In crossing a street one might look both ways, or — a popular New York approach — simply step into the street or indeed start crossing it, leaving it for others, oncoming drivers included, to watch out for you. An observer may be impressed by the riskiness of this approach and also about its efficacy. Most of the time, if not quite always, others will stop or swerve to avoid hitting pedestrians who appear not to be paying any attention.
In recent years a third approach has developed. While walking, pedestrians are talking on their “mobile devices,” or getting their messages, texting, playing electronic games. An observer may see them coming to a curb and simply stepping into the street without raising their heads or taking their eyes off their devices. But in a certain sense these pedestrians are not being bold or reckless, mocking death or oblivious to their surroundings. In a certain sense they are not pedestrians and their surroundings are not the particular streets and sidewalks on which they might be observed, but rather the corner of cyberspace that is absorbing all their attention.
I shall leave it to readers to extrapolate from these three approaches their own conclusions as regards less pedestrian aspects of life. As regards myself, often while riding my bike around New York City I have had the thought that my death was going to come one day while my gaze lingered on an attractive female pedestrian. And this thought has often quickly led to another: the first thought will likely prove to have been yet another romantic fantasy. The circumstances of my death may well be neither glorious nor well justified, though they could involve less gore than getting mashed by a speeding car while my head is delightfully turned.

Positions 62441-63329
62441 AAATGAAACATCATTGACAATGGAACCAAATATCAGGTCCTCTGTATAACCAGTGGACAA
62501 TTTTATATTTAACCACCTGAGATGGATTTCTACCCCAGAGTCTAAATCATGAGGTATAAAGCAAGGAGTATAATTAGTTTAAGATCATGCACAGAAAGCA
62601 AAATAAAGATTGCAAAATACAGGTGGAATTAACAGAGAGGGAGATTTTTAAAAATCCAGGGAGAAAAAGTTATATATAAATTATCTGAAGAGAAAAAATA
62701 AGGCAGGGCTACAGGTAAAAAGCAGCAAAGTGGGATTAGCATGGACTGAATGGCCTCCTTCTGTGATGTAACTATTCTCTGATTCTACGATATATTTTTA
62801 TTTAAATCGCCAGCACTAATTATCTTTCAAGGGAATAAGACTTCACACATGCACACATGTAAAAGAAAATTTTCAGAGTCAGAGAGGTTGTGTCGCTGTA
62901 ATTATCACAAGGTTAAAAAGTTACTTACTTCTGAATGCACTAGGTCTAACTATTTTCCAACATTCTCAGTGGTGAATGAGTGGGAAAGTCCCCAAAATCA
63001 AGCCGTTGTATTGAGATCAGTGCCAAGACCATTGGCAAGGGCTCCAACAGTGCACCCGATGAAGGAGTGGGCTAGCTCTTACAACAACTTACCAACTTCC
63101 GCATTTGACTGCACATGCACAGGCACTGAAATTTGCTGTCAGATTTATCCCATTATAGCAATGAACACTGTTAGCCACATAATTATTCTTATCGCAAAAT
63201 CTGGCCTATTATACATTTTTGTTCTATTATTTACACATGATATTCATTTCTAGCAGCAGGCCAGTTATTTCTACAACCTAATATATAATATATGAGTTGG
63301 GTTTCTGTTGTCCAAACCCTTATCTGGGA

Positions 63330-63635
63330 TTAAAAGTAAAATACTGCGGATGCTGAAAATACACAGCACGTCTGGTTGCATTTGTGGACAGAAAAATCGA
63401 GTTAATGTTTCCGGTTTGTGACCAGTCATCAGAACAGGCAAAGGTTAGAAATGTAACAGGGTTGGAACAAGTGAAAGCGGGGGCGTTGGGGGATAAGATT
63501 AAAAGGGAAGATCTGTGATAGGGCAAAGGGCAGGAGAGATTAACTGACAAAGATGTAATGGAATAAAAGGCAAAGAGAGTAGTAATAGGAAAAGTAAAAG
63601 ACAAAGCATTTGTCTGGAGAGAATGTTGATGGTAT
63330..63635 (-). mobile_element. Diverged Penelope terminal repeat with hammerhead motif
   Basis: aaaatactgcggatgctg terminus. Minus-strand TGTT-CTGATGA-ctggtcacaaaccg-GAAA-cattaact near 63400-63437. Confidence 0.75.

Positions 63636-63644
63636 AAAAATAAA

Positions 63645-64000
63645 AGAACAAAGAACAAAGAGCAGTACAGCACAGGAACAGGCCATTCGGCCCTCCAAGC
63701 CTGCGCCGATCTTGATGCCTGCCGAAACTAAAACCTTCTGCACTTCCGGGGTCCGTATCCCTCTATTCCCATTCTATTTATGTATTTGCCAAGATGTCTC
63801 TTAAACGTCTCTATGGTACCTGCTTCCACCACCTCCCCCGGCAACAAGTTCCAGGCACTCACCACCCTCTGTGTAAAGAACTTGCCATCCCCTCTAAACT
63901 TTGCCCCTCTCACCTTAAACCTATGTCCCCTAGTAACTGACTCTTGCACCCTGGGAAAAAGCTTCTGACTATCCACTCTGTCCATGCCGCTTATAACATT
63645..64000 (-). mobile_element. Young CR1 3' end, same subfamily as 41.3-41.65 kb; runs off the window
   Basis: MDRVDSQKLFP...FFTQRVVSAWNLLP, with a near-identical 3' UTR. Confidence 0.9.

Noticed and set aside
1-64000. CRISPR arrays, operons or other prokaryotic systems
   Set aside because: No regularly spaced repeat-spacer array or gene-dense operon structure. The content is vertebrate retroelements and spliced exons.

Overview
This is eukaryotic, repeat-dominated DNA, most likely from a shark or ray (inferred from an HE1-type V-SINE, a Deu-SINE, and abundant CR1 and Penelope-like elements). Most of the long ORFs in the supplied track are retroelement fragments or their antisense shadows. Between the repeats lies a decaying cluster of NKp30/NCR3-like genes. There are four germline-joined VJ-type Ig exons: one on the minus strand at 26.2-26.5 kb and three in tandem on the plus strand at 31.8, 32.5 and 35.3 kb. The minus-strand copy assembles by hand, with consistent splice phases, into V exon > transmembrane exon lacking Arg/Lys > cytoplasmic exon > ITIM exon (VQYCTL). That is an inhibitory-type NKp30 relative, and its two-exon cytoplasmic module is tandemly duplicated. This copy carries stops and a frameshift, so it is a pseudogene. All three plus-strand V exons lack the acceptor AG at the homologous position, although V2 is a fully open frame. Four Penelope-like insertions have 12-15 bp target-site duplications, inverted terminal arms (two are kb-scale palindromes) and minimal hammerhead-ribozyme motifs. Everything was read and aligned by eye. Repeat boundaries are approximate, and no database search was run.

It has seemed, later, that this short piece deserved a coda. In discussing Don DeLillo’s 1977 novel Players, the American literary critic and curmudgeon John W. Aldridge once wrote of an “underlying disorder, the slow death of human feeling as the connections between people and the environment they move through, but do not inhabit, become increasingly official and mechanical, forcing them to seek refuge from a state of external abstractedness in equally abstracting diversions and trivial games.” In 2012, from within the belly of the beast, as it were, I would move from this and similar observations to a question:
What does it feel like—for you and me, here and now—to live in a world in which so many pedestrians, drivers, parents, children—so many of the seeming human beings around us, and perhaps we ourselves as well—have become avatars or ghosts, our bodies but half hiding the fact that, carried away by modern technology and by fears of life and of death, our spirits are wandering in a parallel universe?